Bittersweet chocolate and unsweetened cocoa powder give this simple fudge an almost brownie-like flavor. Kosher salt stirred into the fudge keeps our version from being too sweet, while the flaky sea salt sprinkled on top lends a welcome crunch.
Our peanut butter fudge might just be the perfect DIY candy for the peanut butter enthusiast in your life. This terrific sweet-and-salty treat is great just as it is, but you can dress it up in a number of ways. For even more peanut flavor, fold in 1/2 cup of chopped roasted and salted peanuts before transferring the fudge to the baking dish. Or try adding 1/2 cup of bittersweet, white or milk chocolate chips. For a PB&J-inspired treat, swirl in 1/3 cup of strawberry or grape jam.
Vanilla Ice Cream Sundaes with Hot Fudge and Caramel Sauces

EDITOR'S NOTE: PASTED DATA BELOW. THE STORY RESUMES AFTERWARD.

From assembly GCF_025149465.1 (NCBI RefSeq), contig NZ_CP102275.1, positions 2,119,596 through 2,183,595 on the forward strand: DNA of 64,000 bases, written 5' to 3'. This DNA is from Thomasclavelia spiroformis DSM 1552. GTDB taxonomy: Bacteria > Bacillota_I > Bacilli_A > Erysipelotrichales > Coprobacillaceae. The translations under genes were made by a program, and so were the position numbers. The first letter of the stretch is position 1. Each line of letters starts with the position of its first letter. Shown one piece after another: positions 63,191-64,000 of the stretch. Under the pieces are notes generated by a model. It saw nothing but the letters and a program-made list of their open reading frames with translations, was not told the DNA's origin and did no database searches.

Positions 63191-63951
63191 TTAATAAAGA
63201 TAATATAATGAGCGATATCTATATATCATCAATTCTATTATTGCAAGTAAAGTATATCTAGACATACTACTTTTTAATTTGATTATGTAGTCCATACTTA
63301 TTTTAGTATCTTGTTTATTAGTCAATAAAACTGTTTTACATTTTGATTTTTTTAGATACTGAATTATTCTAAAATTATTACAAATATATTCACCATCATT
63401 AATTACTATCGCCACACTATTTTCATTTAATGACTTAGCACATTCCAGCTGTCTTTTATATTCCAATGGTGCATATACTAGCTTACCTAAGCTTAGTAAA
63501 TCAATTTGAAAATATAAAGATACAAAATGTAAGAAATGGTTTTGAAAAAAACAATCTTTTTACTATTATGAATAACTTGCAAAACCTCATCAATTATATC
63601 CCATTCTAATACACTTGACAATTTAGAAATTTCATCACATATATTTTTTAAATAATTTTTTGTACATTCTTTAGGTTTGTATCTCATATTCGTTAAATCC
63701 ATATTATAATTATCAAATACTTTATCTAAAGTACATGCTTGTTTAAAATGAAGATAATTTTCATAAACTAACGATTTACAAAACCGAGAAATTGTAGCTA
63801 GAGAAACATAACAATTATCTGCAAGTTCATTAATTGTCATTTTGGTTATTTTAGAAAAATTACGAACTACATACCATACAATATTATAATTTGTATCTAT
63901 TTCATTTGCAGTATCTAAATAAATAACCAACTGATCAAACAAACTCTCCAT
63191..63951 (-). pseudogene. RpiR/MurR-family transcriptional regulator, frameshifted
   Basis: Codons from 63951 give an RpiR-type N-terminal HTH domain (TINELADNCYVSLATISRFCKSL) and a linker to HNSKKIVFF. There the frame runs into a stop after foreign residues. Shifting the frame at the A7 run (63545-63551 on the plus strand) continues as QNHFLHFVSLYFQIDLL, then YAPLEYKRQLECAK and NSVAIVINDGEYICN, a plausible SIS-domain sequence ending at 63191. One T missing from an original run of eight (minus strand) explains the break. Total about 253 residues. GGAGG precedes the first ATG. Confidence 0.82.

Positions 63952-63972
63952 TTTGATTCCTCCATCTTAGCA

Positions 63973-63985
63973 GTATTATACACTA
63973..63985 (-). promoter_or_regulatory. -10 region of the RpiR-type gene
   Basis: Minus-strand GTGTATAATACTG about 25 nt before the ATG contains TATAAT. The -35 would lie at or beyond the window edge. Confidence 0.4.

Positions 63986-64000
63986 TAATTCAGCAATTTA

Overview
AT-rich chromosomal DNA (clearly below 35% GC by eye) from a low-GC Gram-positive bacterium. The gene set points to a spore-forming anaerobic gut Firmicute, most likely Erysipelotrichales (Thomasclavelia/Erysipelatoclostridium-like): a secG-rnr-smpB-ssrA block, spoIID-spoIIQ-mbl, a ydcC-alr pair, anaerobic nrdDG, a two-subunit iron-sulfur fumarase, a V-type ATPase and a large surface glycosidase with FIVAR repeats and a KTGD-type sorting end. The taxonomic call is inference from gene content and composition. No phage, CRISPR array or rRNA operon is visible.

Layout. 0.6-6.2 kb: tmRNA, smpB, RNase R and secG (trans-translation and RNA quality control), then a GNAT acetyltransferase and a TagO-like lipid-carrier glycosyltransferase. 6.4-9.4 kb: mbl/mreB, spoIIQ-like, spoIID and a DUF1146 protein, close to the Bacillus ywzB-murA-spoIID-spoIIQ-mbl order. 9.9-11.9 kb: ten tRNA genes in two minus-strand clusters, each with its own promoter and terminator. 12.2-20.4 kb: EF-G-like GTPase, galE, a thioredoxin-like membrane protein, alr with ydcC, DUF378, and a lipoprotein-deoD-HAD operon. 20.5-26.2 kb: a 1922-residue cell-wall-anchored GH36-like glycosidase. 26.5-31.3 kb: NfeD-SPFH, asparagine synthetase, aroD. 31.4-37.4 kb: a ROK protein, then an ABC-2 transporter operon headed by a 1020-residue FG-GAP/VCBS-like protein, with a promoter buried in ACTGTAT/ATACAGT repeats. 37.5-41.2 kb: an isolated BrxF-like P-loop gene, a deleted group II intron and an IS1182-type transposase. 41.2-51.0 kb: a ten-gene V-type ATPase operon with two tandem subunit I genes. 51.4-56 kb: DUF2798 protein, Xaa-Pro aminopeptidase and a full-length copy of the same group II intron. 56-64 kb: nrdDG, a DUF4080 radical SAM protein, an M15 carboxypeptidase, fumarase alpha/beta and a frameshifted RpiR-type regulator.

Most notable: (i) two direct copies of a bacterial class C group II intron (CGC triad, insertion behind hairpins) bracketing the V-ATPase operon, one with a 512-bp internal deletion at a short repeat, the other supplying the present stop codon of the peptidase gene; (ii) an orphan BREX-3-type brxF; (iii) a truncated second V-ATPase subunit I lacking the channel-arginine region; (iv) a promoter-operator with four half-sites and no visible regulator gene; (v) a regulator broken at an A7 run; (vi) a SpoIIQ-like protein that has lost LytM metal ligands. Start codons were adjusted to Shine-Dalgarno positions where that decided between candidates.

"I always think of my father when I think of ice cream," Lissa Doumani says. "When we were growing up, we had to have different ice creams for the kids and for Dad—we couldn't touch his stash." Carl has very specific rules about his sundaes: He loves the caramel and hot fudge sauces but refuses to add whipped cream or a cherry.
Wayne Harley Brachman, pastry chef and author of American Desserts, says he likes "to look at things upside down and backwards." That explains his reverse sundae, with its luscious, creamy white-chocolate fudge sauce and cocoa whipped cream. He even uses chocolate ice cream, though he concedes that the traditional vanilla would be just as delicious.
Kate Krader has been making these fudgy, sweet-salty brownies since she was 10 years old. As a kid she used regular table salt; now she recommends a flaky sea salt like Maldon, because the flavor is less harsh and it melts so nicely into the batter, accentuating the chocolaty sweetness.